New Relationship? How to Handle Valentine’s Day

New Relationship? How to Handle Valentine’s Day

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It’s hard to be a cool customer when Valentine’s Day is right around the corner and you’ve only been dating someone for a short period of time.Is your new guy making a dinner reservation? Should you exchange gifts? Is he going to say those three big words?QUIZ: What’s Your Love Style?Like New Year’s Eve, there’s oodles of pressure and expectation riding on this romantic holiday. “Valentine’s Day is loaded with hype, advertising and ways for people to make money—and have to spend money,” says Susan Hendrick, Ph.D., professor of psychology at Texas Tech University in Lubbock, Texas. “It’s a day that many people in relationships, especially men, dread!”Adds Diana Kirschner, Ph.D., author of Sealing the Deal: The Love Mentor’s Guide to Lasting Love,“People will have high expectations and when they’re not met, it backfires.”If you’re in a new relationship, it’s important to avoid being sucked into the hype—and subsequent disappointment. Here’s how to manage your Valentine’s Day expectations.If you’ve been together for two or three weeks…don’t expect to be swept off your feet. You’re in the baby stage of a relationship and putting on too much pressure when things are still so new is the kiss of death.“At this point, you have ‘dated’ a few times,” says Hendrick. “You don’t necessarily have ‘a relationship.’ The safest and most sensible—but hard to follow—rule here would be to have no expectations that Valentine’s Day will be anything special for the two of you. One of the hardest things in any romantic relationship, especially at the beginning, is to avoid expectations of certain behaviors from the other person. Don’t let Valentine’s Day get in the way!”MORE: Understanding Your Expectations is the Key to HappinessPrepare yourself that your beau may not have big—or even any—plans for Valentine’s Day because things are still new. Or because the holiday may not carry as much weight in his eyes as it does yours, especially so early on. “Valentine’s Day doesn’t necessarily mean as much to a guy as it does to a woman,” notes Kirschner. “So don’t take it as such a big sign. It doesn’t necessarily indicate how serious he is about your relationship.”Adds Kirschner: “Your job is to not take it overly-seriously and to really lower your expectations so you don’t get angry or bitter. It will save you a lot trouble and angst.”If you do have plans, things have been going amazingly well from the get-go and your guy has “emotionally available” written all over him, it can be appropriate to give him a card, suggests Kirschner. “You’re not pressing on the relationship to make it more than it is,” she says. “It’s something small, sweet and endearing that will pull the person closer to you without pressuring them or scaring them off.” Just be sure to steer clear of cards with the word “love” anywhere on it.QUIZ: Do You Get Too Attached?If you’ve been together for three to four months…it’s reasonable to expect you’d spend Valentine’s Day together. On the flipside, it’s understandable to question the seriousness of your relationship if he seems to develop amnesia about Valentine’s Day and doesn’t acknowledge it, even if it’s by saying, “I’m not big on celebrating Valentine’s Day, so let’s pick our own night to do something together.”Now that you’re a few months in and you’ve gotten to know each other better, you should feel comfortable enough to speak up that you’d like to celebrate the love fest together. “Use the magic phrase, ‘I would really love it if…’ and then fill in the blank for Valentine’s Day, such as a dinner out,” suggests Kirschner. “You can’t expect mind reading.”MORE: Relationship CommunicationAs far as gifts go, exchanging something small can be thoughtful, but don’t expect jewelry, which is more appropriate for a serious relationship that’s further along, notes Kirschner. And don’t hold your breath that he’ll blurt out “I love you” on Valentine’s Day when you’re still relationship newbies. “If you’ve been together for a few months, it would be nice to get a card or even a rose or some chocolate from a guy, but ‘I love you’—I don’t think so!” says Hendrick. “’Love’ is a word used too often, too early and unwisely.”Instead, release the pressure valve, keep your expectations in check and focus on enjoying your time together—however you two new lovebirds choose to spend it.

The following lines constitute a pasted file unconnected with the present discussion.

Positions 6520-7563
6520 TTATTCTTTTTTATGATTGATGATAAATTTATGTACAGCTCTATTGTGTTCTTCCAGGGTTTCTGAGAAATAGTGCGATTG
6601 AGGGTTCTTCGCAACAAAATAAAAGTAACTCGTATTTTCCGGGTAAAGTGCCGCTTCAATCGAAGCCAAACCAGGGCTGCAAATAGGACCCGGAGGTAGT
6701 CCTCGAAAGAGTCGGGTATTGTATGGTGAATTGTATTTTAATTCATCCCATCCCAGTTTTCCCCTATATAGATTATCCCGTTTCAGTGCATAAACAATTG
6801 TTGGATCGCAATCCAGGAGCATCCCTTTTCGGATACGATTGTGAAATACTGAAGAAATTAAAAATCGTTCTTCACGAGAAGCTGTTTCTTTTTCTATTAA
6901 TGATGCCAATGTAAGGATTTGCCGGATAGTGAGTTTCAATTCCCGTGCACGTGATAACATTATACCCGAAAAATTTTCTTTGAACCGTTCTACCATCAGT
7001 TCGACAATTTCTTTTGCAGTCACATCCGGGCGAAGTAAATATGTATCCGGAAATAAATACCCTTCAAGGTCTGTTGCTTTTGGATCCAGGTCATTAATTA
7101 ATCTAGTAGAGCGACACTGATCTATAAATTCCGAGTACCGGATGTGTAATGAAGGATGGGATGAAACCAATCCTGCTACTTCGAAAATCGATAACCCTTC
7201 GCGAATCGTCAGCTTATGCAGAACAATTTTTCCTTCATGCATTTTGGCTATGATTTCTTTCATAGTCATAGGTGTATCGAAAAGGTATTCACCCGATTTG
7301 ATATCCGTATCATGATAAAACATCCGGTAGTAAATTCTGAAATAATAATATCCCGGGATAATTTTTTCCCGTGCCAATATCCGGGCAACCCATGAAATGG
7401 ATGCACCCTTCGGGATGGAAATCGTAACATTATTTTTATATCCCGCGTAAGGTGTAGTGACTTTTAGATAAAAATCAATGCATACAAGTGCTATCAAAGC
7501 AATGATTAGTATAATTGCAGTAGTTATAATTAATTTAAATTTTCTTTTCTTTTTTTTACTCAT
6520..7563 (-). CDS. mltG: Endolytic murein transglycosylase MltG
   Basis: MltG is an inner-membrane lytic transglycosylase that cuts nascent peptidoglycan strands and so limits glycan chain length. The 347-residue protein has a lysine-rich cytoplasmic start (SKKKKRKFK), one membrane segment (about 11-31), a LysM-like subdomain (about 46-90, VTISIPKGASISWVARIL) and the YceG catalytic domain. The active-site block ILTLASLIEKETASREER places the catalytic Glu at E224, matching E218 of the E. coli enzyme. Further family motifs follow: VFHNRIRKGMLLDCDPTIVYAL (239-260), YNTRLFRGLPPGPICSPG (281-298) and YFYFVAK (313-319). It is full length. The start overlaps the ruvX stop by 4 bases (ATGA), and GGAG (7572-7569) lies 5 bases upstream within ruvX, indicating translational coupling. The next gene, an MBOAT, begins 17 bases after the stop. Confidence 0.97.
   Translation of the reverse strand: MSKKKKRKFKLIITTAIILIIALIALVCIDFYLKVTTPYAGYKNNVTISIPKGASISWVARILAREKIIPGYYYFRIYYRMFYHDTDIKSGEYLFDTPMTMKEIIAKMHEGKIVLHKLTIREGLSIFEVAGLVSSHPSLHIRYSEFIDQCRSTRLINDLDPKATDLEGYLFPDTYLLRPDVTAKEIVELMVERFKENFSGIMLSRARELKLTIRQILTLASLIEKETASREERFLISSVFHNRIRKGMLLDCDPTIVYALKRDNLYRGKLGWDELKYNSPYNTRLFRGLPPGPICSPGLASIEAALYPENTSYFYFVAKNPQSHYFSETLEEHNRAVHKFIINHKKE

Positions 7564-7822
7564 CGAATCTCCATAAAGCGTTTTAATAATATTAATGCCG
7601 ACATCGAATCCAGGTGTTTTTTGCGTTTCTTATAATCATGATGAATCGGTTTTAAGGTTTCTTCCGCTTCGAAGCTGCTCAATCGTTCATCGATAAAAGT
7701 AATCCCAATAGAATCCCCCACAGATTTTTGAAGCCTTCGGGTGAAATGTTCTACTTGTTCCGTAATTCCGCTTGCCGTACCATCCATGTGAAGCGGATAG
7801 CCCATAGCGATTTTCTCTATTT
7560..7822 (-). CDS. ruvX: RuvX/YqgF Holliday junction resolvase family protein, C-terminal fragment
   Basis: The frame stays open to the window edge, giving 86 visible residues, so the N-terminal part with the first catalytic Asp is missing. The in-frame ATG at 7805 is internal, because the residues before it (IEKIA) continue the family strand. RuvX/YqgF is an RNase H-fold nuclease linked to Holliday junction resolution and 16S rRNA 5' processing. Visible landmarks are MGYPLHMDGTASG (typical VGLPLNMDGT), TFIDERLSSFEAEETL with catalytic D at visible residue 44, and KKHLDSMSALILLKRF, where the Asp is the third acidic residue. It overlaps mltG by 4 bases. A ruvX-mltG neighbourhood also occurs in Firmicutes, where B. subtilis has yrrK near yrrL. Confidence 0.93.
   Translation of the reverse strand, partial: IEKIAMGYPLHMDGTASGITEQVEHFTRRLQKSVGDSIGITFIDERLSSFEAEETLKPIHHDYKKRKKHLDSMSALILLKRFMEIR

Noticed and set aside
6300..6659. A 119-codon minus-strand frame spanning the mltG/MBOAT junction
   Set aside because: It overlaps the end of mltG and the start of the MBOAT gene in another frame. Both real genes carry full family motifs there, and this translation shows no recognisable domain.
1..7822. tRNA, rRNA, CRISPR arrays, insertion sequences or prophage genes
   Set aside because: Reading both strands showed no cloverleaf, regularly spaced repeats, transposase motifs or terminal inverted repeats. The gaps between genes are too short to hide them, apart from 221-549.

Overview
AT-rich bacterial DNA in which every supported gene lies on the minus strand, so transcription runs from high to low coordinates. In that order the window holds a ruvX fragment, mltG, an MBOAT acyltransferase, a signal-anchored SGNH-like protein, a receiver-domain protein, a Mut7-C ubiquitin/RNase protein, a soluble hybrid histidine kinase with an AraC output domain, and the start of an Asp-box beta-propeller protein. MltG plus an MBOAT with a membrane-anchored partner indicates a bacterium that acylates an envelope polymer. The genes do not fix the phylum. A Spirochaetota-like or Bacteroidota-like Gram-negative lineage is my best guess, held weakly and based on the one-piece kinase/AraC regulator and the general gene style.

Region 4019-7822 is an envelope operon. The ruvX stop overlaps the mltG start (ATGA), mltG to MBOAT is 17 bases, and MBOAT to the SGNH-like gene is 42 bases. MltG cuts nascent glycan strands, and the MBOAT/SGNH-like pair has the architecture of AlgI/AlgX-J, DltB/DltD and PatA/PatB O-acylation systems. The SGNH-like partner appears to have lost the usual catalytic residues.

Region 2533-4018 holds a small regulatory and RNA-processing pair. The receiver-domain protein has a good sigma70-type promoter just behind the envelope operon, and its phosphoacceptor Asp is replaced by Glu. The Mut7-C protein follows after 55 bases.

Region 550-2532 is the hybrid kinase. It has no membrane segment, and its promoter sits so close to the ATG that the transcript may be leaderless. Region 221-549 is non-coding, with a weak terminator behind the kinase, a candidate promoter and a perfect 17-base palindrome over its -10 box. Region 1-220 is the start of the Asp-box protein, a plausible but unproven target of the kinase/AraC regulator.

Rachel Grumman Bender
Rachel Grumman Bender is an award-winning freelance health and beauty writer and editor. She writes regularly for The New York Times and has written for Women's Health, Yahoo Health, Everyday Health, the New York Post, Cosmopolitan, and many more publications. Rachel has held Health Editor positions at YouBeauty.com and Cosmopolitan magazine. She earned her bachelor’s degree in journalism at Boston University and her master’s degree in journalism at New York University. She lives in northern California with her husband and her twins.